Sensory Receptor Cells
Olfactory Receptor Neurons
Chorda Tympani Nerve
Receptors, Cell Surface
Phospholipase C beta
Molecular Sequence Data
Amino Acid Sequence
TRPM Cation Channels
Nervous System Physiological Processes
Second Messenger Systems
Tumor Cells, Cultured
Hair Cells, Auditory
Quaternary Ammonium Compounds
Microscopy, Electron, Scanning
Dose-Response Relationship, Drug
Fluorescent Antibody Technique
Gene Expression Regulation
Green Fluorescent Proteins
Recombinant Fusion Proteins
Cyclic Nucleotide-Gated Cation Channels
Protein Structure, Tertiary
Reverse Transcriptase Polymerase Chain Reaction
Cell Adhesion Molecules
Type C Phospholipases
Heparan Sulfate Proteoglycans
Ion Channel Gating
Protein Processing, Post-Translational
In Situ Hybridization
Electrophoresis, Polyacrylamide Gel
Viral Envelope Proteins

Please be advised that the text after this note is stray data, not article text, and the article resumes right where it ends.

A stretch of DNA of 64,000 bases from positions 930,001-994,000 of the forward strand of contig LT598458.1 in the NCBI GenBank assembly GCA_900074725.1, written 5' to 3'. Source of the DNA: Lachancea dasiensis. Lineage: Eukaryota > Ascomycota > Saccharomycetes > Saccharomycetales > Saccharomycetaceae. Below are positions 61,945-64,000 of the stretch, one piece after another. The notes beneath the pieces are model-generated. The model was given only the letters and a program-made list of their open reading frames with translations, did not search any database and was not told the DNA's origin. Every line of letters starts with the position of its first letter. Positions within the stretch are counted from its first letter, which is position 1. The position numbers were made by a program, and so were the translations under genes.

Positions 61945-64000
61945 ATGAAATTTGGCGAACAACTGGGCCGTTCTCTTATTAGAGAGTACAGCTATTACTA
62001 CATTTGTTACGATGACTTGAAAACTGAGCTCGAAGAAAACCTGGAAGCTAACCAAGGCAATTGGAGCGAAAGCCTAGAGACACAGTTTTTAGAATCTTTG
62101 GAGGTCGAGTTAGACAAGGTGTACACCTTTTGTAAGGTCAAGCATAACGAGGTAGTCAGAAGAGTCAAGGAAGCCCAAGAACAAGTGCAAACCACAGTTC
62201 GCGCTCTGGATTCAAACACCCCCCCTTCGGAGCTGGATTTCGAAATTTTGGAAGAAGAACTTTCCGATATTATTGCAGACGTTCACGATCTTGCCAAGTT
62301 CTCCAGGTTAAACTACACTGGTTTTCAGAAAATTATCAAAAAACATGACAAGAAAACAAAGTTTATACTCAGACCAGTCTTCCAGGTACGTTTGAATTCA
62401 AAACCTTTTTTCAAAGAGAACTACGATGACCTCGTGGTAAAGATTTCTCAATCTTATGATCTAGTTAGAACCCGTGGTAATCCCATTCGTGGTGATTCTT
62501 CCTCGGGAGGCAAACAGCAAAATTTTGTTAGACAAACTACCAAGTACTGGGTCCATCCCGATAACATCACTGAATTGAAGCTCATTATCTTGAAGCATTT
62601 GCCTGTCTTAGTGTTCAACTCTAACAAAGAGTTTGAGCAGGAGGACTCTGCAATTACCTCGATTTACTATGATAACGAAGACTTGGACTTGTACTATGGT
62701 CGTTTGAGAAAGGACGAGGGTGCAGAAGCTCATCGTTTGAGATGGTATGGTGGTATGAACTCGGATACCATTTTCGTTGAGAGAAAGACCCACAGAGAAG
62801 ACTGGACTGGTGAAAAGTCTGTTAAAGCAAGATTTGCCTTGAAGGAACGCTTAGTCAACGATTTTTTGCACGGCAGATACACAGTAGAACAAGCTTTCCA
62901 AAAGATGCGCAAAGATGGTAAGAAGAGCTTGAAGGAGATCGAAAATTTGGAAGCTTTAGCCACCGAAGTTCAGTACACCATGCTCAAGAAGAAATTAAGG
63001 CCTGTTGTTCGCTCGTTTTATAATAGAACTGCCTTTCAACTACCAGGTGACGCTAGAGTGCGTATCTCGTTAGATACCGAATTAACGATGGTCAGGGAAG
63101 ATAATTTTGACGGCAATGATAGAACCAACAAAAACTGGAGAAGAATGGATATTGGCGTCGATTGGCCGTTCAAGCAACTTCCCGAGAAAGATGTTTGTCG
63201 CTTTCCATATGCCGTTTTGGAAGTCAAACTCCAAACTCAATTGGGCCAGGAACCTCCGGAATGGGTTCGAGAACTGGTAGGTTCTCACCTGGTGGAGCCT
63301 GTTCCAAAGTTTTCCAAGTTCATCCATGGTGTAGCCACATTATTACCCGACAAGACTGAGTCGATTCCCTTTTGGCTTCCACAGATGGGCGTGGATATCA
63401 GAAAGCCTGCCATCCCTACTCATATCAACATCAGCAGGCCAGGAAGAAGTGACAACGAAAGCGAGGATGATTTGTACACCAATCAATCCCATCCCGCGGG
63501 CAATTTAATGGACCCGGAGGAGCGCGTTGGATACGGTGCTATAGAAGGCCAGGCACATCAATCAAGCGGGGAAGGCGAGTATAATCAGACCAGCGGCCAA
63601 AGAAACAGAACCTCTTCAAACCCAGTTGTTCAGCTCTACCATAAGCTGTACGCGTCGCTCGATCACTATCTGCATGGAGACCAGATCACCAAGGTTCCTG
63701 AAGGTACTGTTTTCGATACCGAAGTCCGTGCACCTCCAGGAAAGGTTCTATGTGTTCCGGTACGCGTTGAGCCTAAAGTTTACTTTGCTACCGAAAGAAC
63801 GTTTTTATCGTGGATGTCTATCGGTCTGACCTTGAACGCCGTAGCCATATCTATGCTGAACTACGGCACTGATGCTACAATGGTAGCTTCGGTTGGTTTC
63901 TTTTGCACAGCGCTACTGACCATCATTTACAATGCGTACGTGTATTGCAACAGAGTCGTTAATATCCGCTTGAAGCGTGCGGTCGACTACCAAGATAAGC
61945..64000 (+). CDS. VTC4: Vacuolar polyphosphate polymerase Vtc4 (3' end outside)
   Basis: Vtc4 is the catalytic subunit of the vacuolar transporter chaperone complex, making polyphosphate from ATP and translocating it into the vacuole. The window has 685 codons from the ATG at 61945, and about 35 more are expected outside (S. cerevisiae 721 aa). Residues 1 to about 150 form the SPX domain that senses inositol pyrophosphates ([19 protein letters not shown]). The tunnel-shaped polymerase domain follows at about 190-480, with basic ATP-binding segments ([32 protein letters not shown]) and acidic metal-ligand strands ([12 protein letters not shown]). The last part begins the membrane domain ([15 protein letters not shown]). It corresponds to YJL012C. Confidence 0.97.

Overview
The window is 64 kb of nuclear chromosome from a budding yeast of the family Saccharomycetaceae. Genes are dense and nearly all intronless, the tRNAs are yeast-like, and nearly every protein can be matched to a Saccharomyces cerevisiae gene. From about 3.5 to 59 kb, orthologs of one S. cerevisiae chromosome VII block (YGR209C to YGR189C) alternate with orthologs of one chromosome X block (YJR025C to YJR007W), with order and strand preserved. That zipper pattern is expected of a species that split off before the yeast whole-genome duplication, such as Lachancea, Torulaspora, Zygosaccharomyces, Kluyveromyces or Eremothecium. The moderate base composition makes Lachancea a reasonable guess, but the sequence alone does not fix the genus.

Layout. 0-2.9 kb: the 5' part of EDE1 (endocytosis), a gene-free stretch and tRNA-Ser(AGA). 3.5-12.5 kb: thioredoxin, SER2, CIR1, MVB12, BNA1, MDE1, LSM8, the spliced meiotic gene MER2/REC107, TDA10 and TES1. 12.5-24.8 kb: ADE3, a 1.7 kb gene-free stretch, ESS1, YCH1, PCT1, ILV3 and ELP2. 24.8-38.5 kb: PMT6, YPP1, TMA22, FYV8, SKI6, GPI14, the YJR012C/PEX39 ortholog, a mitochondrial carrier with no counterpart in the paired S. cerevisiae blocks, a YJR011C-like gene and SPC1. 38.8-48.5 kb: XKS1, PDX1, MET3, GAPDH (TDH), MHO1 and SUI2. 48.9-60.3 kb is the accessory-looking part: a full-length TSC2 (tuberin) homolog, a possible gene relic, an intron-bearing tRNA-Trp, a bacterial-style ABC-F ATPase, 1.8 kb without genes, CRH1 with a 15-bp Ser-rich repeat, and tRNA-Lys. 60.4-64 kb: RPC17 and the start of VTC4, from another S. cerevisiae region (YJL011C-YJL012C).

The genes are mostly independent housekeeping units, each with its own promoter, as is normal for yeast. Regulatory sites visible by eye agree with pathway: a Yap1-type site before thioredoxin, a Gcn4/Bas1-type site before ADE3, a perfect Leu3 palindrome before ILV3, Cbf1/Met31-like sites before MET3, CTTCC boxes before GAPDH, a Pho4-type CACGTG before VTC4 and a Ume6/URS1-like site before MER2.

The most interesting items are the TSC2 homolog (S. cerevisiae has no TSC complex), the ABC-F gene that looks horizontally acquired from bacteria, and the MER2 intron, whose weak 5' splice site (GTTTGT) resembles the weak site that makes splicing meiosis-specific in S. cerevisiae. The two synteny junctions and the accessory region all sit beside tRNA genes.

Sonic hedgehog signaling by the patched-smoothened receptor complex. (1/20616)BACKGROUND: The Hedgehog (Hh) family of secreted proteins is involved in a number of developmental processes as well as in cancer. Genetic and biochemical data suggest that the Sonic hedgehog (Shh) receptor is composed of at least two proteins: the tumor suppressor protein Patched (Ptc) and the seven-transmembrane protein Smoothened (Smo). RESULTS: Using a biochemical assay for activation of the transcription factor Gli, a downstream component of the Hh pathway, we show here that Smo functions as the signaling component of the Shh receptor, and that this activity can be blocked by Ptc. The inhibition of Smo by Ptc can be relieved by the addition of Shh. Furthermore, oncogenic forms of Smo are insensitive to Ptc repression in this assay. Mapping of the Smo domains required for binding to Ptc and for signaling revealed that the Smo-Ptc interaction involves mainly the amino terminus of Smo, and that the third intracellular loop and the seventh transmembrane domain are required for signaling. CONCLUSIONS: These data demonstrate that Smo is the signaling component of a multicomponent Hh receptor complex and that Ptc is a ligand-regulated inhibitor of Smo. Different domains of Smo are involved in Ptc binding and activation of a Gli reporter construct. The latter requires the third intracellular loop and the seventh transmembrane domain of Smo, regions often involved in coupling to G proteins. No changes in the levels of cyclic AMP or calcium associated with such pathways could be detected following receptor activation, however. (+info)